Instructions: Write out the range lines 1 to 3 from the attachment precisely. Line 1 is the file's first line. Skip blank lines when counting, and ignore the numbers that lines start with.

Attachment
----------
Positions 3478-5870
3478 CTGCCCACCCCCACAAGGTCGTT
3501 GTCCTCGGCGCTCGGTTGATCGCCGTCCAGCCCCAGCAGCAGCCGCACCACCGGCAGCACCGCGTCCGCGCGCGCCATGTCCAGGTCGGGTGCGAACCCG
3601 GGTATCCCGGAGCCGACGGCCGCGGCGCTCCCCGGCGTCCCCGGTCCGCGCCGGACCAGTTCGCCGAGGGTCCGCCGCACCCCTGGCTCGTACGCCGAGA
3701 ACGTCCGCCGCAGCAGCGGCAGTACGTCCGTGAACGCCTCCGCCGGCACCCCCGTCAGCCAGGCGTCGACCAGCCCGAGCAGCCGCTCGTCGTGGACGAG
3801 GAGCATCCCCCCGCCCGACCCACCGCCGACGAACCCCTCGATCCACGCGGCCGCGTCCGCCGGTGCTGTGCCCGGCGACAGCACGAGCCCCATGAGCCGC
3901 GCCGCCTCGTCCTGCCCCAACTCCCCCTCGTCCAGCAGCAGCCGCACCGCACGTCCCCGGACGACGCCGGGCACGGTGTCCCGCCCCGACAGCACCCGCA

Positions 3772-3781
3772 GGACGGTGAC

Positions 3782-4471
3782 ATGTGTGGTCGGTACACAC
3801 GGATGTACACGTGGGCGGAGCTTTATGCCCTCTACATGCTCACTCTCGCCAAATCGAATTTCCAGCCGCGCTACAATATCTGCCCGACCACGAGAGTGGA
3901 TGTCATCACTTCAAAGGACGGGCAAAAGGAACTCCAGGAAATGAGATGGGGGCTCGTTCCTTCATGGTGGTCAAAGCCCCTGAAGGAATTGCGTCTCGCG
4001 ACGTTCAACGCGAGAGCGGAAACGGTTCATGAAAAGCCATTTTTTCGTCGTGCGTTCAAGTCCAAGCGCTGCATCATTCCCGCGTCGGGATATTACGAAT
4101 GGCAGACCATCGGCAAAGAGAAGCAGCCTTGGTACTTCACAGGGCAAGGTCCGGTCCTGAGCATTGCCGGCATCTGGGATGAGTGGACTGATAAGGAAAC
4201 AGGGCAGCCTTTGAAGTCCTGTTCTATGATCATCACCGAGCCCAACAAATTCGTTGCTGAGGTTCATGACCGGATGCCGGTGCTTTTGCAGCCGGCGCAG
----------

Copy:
Positions 3478-5870
3478 CTGCCCACCCCCACAAGGTCGTT
3501 GTCCTCGGCGCTCGGTTGATCGCCGTCCAGCCCCAGCAGCAGCCGCACCACCGGCAGCACCGCGTCCGCGCGCGCCATGTCCAGGTCGGGTGCGAACCCG